One very distinguished voter for Pro Football Hall of Fame inclusion once explained a criterion of his for inclusion in the league’s most hallowed circle: If you wrote the history of football, would you have to include this individual?
Buddy Ryan is not in the Pro Football Hall of Fame; he should be, but that’s for another discussion, another time. Because the simple fact is that if you were indeed writing a history of the National Football League, that history would be incomplete without Buddy Ryan.
“I think Buddy changed the game of football,” said Mike Ditka, Bears head coach with Ryan as his first, albeit inherited, defensive coordinator. “He is the reason why teams started going to all these three- and four-receiver sets.
“He never let offenses do what they wanted. The game of football is what it is today because of Buddy.”
Ryan did not create great defense. That had been done wholly or in parts by others – Bill George, George Allen, Dick Butkus, and so on. But what Buddy Ryan did echoes down through the history of the NFL, in more a few of its defining moments.
Super Bowl III is always remembered as Joe Namath’s day. Obscured by all that Namath and the New York Jets’ offense did was what the defensive line of Buddy Ryan was doing to the Baltimore Colts, specifically holding them to exactly seven points, on a late afterthought touchdown, a team that was coached by Don Shula and included John Mackey, Jimmy Orr and averaging nearly 29 points per game.
Super Bowl III was beyond cataclysmic for the growth of the modern NFL. And all that was long before Super Bowl XX.
Maybe the best measure of how truly great a coach Ryan was lay in the fact that he managed to turn OFFENSIVE players into fire-breathers.
“He’d say to the offensive line, ‘you fatasses can’t block anybody in practice, how you gonna do it in a game?’” recalled Hall of Famer Dan Hampton. “And [left tackle Jimbo] Covert and [left guard Mark] Bortz would just turn into animals.”
Ryan loved his players. But it was tough love, affection that had to be earned, and once earned, was something they treasured.
At the end of Otis Wilson’s rookie (1980) season, No. 55 may have been the team’s first-round pick, but Ryan was publicly blunt.
“We did OK, but that ‘55’ killed us," Ryan said after one game.
Wilson turned the humiliation into something, becoming a student of the game, his craft, even to the point of cramming for Ryan’s legendary written tests.
“'I’m out of school, Buddy,'" Wilson said he wailed. “'Why you givin’ me these exams?'"
“You need to understand the total package,” Ryan ordered. “I want you to know what everybody’s doing.”
Today that sounds almost quaint; everybody’s supposed to know everybody else’s assignments. But never lose sight of the originator, who beat that concept into every head on his defense.
In the end, Ryan belonged to more than Chicago. He was a Jet. He was a Viking. He was Bear. He was an Eagle. And finally a Cardinal.
He belonged to the NFL, which, exactly as Ditka said, was changed forever by him.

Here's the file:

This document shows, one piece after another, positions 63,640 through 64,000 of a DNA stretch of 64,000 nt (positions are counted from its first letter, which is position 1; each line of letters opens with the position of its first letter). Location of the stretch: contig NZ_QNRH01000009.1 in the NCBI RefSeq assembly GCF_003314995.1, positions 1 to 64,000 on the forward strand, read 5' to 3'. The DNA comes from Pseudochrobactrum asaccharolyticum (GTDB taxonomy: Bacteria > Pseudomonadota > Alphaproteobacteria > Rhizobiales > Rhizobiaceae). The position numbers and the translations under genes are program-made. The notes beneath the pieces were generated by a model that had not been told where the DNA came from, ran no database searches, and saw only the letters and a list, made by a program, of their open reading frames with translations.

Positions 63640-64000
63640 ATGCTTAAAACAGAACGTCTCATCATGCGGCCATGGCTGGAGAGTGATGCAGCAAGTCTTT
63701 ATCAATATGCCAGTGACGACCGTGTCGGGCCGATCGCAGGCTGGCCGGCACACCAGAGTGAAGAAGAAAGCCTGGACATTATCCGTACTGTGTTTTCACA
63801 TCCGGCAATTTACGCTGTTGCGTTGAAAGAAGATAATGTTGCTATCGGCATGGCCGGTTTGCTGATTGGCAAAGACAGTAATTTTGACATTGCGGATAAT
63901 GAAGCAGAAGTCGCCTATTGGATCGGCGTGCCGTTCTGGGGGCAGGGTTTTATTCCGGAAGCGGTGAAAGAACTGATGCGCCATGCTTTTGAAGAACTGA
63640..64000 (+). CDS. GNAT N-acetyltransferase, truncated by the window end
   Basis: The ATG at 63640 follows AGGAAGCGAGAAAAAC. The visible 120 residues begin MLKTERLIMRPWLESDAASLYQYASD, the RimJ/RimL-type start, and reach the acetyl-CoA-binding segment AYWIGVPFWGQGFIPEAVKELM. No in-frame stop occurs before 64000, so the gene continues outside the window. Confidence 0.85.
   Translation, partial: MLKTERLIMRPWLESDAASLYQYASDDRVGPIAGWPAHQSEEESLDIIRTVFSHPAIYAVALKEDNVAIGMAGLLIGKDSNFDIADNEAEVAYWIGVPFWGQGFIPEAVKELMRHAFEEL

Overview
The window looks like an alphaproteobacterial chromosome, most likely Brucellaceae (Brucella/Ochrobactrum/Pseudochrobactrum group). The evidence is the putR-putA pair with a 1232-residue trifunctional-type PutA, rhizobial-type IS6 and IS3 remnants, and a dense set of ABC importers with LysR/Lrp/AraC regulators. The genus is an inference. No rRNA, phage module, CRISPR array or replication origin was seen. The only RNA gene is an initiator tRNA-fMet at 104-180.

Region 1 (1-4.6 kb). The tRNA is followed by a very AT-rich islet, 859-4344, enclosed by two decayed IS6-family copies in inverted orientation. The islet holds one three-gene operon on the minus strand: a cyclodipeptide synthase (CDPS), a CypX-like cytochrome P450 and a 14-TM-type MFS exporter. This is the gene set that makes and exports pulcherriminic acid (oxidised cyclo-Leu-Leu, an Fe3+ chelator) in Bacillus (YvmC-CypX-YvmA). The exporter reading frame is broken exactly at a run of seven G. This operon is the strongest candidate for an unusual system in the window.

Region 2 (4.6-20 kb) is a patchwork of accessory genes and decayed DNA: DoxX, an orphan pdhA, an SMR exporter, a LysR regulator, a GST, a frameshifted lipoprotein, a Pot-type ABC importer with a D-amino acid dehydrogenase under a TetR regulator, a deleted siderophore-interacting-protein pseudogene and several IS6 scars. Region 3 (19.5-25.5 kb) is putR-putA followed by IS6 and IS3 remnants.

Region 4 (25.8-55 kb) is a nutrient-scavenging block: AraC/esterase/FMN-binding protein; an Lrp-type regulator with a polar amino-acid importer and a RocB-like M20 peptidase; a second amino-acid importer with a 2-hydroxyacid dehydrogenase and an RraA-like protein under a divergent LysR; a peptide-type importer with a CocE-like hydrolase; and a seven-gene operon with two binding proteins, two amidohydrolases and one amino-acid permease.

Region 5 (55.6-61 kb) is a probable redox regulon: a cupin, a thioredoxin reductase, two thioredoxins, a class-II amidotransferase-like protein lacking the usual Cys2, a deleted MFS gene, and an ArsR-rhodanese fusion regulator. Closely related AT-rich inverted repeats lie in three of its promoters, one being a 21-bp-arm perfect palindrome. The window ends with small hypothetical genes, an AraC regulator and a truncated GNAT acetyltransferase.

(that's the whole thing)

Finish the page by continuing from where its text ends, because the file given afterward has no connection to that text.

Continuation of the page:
They feuded, on the practice fields, on the sidelines, in locker rooms, even in showers. Yet Mike Ditka and Buddy Ryan were joined in football history in one of the great “whole is greater than the sum of the parts” in all of sports.
“We had a helluva run,” Ditka told CSNChicago.com. “Buddy had a helluva run. Was it always as smooth as it might have been? Noooo. But I don’t think Buddy would’ve wanted it any other way.
“We accomplished so much together and we were never as good separately as we were together.”
Ditka saw Ryan about eight months ago.
“I knew he wasn’t doing real well. But you know, he was always a tough guy, right to the end.”
Ryan was Ditka’s defensive coordinator, inherited by Ditka when Ditka was hired by George Halas in 1982 to restore the lost passion to one of the NFL’s charter franchises. Ryan’s players convinced Halas to keep Ryan as defensive coordinator even as head coach Neill Armstrong was dismissed.
Ryan refused to run the Dallas Cowboys’ “flex” defense that Ditka wanted, bluntly declaring that Halas had hired him, Ditka didn’t. Ditka ran the offense, Ryan the defense, and the fire was never far from the surface.
Ryan didn’t care if his defensive players went hard in practice to the point of blowing up Ditka’s offense.
“He’d get those guys going, and I remember yelling at him, ‘Check the schedule. We’re not playing the Chicago Bears this week,’” Ditka said. “But he made us a great offense.
“He attacked you. Always attacked you. All the time. He made you – made every offense – adjust to what he was doing.
“He changed the game of football forever.”
CSNChicago.com preps reporter "Edgy" Tim O’Halloran spotlights 100 high school football teams in 100 days. The first 75 team profiles will focus on teams making strides across Chicagoland and elsewhere in the state. Starting Aug. 1, we’ll unveil the @CSNPreps Top 25 Power Rankings, leading up to kickoff on Friday, Aug. 26.
School: Deerfield Warriors
Head coach: Steve Winiecki
Assistant coaches: Brandon Geuder, Nick Rossie, Mark Januszewski, Steve Downs, Flo Mitran, Quentin Davie
How they fared in 2015: 7-4 (4-1) Central Suburban North Conference. Deerfield made the Class 6A state playoff field and defeated Kenwood in the opening round. The Warriors lost to DeKalb in second-round action.
Biggest storyline in 2016: Can the Warriors reload on both sides of the football?
Names to watch this season: MLB/DE Joshua Maize, WR Charlie Jones
Biggest holes to fill: The Warriors have some DI names in Mazie and Jones, but they return just three starters on each side of the football.
EDGY's early take: Deerfield is always involved in the Central Suburban North conference race. If the Warriors can get a large group of inexperienced starters up to speed sooner rather than later? Deerfield will challenge for a state playoff spot in 2016.